Changes Could Come Sooner for Drivers
Drivers could enjoy fixed rate motor finance thanks to the findings from a Financial Conduct Authority report. It found that there were three key areas where change is likely to occur – removing the Difference in Charges (DiC) types of commission, more transparency when it comes to finance and more careful checks on affordability.
These changes could come sooner rather than later for motorists, but the changes are inevitable, with some dealers already using this single fixed interest rate. It also looks as if it will become the norm. The only negative for the broker is that they will be unable to control the interest rates, which they in the past would have varied and ultimately have enjoyed increased commission. Alongside this change, there may be a requirement to publicise commission levels.
There have been concerns about commission in finance. This relates to the use of commission models that connect the commission for a broker to the interest rate offered to the customer. This usually gives brokers the scope to set whatever interest rate they choose. However, the report states that this produces conflicts of interest, and it also brings about incentives for the broker to set a much higher interest rate for the customer.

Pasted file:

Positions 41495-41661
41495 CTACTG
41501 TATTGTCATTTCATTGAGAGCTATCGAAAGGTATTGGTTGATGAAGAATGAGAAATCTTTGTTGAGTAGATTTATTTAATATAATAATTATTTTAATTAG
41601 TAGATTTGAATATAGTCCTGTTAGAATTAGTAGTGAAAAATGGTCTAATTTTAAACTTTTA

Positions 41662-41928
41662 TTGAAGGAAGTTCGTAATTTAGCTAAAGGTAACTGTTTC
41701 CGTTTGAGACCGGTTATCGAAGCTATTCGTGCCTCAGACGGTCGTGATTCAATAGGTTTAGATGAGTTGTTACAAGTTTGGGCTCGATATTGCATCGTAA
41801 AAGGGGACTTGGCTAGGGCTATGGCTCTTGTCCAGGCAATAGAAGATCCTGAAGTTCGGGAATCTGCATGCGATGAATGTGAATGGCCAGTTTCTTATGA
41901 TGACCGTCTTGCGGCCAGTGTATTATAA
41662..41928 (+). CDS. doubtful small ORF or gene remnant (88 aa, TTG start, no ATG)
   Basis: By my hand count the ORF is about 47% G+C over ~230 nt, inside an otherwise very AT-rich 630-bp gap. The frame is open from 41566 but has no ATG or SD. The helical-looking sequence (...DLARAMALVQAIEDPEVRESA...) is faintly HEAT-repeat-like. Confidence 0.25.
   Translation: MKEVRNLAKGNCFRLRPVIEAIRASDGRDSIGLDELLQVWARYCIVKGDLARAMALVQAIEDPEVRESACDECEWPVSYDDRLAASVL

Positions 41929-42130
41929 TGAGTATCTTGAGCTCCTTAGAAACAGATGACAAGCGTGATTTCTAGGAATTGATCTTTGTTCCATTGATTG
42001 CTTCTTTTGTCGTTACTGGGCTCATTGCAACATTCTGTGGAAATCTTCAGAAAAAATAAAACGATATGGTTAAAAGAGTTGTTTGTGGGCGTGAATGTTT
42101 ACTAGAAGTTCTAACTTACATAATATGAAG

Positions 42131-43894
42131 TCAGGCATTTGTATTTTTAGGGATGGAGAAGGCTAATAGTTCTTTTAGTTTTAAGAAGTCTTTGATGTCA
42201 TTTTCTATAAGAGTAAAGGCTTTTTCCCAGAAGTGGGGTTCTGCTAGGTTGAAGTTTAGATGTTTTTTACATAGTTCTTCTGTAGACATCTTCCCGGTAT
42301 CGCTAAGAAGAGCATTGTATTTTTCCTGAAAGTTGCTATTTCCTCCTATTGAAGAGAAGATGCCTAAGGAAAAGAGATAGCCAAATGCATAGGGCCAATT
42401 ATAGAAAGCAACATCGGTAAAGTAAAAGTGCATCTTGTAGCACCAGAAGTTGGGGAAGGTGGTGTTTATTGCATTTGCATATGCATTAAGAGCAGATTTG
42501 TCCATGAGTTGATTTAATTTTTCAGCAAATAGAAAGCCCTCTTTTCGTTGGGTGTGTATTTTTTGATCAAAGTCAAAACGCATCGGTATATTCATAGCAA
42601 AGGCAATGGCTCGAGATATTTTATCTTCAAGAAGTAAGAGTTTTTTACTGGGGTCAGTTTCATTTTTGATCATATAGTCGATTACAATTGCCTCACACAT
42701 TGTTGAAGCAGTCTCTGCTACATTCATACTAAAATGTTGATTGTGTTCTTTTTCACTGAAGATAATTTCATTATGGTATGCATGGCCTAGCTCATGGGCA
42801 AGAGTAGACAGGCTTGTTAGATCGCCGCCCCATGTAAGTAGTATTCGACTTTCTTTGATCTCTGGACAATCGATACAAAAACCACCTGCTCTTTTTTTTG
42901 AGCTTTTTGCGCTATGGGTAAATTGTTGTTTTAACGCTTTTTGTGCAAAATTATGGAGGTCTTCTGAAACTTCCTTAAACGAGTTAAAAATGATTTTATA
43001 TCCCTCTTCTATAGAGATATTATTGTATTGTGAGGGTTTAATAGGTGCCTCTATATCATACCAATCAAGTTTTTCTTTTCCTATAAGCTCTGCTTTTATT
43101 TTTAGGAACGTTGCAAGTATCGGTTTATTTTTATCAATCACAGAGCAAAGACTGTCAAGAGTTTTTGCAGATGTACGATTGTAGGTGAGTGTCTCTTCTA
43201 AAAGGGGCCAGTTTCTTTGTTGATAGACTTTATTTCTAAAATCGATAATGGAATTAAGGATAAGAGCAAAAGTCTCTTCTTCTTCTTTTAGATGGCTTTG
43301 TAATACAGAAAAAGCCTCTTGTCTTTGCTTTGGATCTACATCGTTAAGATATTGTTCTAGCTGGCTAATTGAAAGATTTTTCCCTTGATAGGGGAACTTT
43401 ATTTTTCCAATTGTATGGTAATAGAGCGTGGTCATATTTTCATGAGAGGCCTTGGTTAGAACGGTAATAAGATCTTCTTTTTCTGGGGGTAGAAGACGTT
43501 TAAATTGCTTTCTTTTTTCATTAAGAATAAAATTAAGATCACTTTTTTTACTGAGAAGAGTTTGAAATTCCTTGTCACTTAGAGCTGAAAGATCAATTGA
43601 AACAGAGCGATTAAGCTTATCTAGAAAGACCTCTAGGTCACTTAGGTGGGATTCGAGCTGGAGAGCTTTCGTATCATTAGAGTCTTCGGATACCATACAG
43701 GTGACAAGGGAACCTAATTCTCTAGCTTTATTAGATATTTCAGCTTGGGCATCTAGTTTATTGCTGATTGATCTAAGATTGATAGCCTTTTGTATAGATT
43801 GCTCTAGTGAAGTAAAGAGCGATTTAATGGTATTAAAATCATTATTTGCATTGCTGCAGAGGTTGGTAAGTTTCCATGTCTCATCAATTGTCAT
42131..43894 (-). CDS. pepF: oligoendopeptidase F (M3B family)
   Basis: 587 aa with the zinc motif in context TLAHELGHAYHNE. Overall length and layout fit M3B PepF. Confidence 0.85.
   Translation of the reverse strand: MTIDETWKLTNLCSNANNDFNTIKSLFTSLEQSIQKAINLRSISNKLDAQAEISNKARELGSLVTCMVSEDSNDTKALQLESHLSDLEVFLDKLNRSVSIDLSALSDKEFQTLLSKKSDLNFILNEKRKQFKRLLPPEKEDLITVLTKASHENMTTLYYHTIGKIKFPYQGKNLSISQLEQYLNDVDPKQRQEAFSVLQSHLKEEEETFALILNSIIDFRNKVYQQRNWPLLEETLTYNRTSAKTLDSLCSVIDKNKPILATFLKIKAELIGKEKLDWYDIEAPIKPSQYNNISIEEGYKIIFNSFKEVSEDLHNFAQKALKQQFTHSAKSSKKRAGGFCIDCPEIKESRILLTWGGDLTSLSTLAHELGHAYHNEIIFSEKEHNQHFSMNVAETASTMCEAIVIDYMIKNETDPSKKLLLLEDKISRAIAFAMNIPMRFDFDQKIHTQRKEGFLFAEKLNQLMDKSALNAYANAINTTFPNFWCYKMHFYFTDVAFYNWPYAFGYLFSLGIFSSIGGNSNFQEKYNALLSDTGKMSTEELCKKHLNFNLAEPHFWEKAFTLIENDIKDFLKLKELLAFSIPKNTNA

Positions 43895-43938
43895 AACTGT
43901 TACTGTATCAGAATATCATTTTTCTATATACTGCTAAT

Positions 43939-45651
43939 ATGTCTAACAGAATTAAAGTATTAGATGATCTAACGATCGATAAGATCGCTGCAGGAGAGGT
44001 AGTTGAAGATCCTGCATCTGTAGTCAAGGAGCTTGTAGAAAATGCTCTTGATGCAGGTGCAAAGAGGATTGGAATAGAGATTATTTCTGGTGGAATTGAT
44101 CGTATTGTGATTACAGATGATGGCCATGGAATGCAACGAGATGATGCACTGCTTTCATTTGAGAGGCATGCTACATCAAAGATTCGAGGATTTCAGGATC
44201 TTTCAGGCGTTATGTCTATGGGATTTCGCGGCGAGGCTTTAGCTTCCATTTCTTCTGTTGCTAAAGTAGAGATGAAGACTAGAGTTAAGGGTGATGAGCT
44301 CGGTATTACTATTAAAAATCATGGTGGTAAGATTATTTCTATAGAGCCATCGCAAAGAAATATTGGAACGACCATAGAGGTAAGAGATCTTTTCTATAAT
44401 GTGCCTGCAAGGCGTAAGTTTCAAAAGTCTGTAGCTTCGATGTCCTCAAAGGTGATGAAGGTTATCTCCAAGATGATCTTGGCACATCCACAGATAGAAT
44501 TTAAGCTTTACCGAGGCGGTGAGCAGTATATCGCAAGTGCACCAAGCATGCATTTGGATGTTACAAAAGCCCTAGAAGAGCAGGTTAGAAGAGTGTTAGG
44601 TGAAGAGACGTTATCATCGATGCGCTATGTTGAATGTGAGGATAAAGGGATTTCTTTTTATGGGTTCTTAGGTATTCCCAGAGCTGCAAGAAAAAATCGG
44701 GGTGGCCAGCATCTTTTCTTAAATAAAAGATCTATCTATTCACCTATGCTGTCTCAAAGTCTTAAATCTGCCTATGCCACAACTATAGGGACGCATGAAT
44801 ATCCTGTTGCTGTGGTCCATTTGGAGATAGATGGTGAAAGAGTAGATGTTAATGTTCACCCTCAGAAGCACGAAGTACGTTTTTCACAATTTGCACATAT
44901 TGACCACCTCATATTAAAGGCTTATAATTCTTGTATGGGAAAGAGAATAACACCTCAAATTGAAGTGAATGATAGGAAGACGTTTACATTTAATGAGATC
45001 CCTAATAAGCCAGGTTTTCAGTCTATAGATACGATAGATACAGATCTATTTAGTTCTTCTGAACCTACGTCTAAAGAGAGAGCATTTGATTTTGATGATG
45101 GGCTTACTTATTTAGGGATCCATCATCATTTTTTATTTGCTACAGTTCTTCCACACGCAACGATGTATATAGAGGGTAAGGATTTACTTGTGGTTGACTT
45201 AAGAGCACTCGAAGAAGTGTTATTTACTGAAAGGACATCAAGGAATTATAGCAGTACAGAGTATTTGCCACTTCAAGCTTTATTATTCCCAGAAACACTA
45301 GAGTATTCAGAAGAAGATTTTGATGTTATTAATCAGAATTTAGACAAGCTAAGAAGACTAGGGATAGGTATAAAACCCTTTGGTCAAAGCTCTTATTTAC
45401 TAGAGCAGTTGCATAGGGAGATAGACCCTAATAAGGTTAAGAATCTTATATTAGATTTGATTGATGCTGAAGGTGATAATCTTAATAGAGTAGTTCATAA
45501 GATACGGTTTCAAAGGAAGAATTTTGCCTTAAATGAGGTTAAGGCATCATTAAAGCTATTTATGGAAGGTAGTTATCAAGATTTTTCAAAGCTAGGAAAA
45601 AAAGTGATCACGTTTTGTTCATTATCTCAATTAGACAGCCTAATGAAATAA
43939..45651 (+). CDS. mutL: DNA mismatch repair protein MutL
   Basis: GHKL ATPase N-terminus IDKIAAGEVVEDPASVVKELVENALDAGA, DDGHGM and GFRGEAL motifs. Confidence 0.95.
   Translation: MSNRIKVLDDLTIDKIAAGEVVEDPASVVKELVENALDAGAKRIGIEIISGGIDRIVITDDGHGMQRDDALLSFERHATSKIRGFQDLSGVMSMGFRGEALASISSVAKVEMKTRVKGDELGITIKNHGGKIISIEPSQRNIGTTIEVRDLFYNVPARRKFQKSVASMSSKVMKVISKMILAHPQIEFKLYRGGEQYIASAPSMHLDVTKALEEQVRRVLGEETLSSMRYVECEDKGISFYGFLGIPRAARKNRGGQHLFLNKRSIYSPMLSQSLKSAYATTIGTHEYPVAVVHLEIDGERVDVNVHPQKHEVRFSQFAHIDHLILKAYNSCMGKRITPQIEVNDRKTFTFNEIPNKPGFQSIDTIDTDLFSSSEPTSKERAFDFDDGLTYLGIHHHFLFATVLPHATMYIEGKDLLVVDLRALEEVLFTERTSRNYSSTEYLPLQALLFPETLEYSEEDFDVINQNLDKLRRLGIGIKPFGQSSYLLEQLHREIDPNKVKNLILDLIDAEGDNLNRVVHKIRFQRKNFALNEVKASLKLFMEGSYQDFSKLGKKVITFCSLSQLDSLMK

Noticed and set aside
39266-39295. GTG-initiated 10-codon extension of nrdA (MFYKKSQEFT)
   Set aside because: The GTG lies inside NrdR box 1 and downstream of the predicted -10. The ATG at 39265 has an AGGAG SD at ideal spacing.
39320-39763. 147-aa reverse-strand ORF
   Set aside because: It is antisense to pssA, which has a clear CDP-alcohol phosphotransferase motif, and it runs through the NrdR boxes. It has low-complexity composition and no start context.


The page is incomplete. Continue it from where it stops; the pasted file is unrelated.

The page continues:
Consumers Are Being Overcharged by Millions Annually
The Financial Conduct Authority reckons that on a car finance agreement of £10,000, the customer could be paying around £1,100 more in interest payments over the four years that the agreement is in place. Consumers are believed to be overcharged around £300m annually – that’s according to Jonathan Davidson, who is the FCA’s executive director of supervision for retail and authorisations.
According to The Express, drivers in the UK could see a drop in their car insurance premiums as a result of a review to a compensation rule. If you own a business and require motor trade insurance for your vehicles, then quotemetoday.co.uk/motor-trade-insurance will offer a friendly, professional service.
The FCA also found that where disclosures of commission were made, the figures were not always easy to understand, with the result that customers may not have enough information at hand to allow them to make informed decisions on such important issues as finance.